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Ep. 52 – Geraldine Heng, The Invention of Race in the European Middle Ages

We’re back, and with an episode featuring frequent guest of the show Sid Issar joining Rachel and John! The trio engages with a two-part article (here and here) by Geraldine Heng, “The Invention of Race in the European Middle Ages.” How does Heng’s work reconfigure the temporality of race and racism? What does race-making look like in the Middle Ages, and how does that change our political analyses of the present? In what ways does medieval race-making consolidate whiteness? What genealogies of racialization are lost when we focus on modernity as the exclusive origin of racism? How is Heng’s work related to other investigations into race and racism? How many times can we use Heng’s work to pithily resignify Marxist concepts in just one hour?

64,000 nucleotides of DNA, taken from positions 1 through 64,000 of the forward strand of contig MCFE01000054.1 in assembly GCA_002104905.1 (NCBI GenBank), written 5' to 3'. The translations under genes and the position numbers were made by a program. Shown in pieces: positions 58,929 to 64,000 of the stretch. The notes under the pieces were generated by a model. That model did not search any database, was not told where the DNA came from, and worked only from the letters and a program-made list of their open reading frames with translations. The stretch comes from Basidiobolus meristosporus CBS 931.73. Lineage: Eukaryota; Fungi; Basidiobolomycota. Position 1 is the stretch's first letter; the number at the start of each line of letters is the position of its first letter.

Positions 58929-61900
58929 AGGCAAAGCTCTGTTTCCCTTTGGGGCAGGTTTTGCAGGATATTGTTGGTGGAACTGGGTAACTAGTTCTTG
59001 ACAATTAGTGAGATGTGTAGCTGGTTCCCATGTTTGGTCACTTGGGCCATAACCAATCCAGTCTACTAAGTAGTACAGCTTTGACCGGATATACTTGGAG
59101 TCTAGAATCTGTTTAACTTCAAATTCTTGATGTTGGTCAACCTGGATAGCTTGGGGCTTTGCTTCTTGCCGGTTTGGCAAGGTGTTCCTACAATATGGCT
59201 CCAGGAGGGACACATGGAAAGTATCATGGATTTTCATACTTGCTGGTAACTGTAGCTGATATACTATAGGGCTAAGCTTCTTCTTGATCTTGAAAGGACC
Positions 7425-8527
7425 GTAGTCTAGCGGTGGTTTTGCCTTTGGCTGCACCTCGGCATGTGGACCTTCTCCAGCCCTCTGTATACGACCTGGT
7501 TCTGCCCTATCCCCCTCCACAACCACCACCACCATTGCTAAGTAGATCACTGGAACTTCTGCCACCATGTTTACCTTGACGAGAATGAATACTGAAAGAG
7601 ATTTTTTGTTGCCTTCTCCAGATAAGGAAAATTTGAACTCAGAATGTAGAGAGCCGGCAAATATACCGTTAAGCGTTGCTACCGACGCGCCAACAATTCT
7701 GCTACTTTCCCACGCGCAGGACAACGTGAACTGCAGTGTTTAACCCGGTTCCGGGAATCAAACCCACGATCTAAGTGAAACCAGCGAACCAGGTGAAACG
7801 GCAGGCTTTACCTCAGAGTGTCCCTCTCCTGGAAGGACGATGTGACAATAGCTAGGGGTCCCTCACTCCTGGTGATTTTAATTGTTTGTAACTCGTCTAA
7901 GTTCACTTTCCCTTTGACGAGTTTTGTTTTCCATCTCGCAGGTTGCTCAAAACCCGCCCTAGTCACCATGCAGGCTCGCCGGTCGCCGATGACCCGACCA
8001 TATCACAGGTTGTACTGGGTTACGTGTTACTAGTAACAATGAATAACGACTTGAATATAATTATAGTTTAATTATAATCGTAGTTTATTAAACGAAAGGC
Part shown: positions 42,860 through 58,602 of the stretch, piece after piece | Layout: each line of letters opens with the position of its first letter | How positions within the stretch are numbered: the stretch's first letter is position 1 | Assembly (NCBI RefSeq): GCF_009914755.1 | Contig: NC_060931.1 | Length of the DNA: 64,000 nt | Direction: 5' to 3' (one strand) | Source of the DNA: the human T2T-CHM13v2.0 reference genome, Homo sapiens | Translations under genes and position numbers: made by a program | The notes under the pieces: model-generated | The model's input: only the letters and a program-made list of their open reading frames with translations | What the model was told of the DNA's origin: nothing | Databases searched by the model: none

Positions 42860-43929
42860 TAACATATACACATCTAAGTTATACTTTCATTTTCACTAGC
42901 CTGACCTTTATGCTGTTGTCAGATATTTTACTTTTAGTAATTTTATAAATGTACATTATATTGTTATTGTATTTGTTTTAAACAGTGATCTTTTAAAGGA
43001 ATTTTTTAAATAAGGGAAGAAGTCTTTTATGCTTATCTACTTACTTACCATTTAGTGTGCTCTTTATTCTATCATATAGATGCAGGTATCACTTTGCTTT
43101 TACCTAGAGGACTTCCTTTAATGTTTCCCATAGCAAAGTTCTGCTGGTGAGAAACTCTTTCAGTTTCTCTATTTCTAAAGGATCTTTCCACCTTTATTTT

Join us for this journey as we come to realize that maybe not EVERYTHING is modernity’s fault.

Support us on Patreon to help us upgrade our recording equipment. Requests for texts for us to discuss? Dreams for us to interpret? Advice questions for us to answer? Email us at alwaysalreadypodcast AT gmail DOT com. Subscribe on iTunes. Follow us on Twitter. Like our Facebook page. RSS feed here. Thanks to Leah Dion for the intro music, and always already to B for the outro music. For the mp3 of the episode click here.

 

The Hereford Mappa Mundi (world map) from c. 1300. Heng uses the map to demonstrate medieval modes of racialization.
By Unknown – unesco.org.uk, Public Domain, https://commons.wikimedia.org/w/index.php?curid=41201813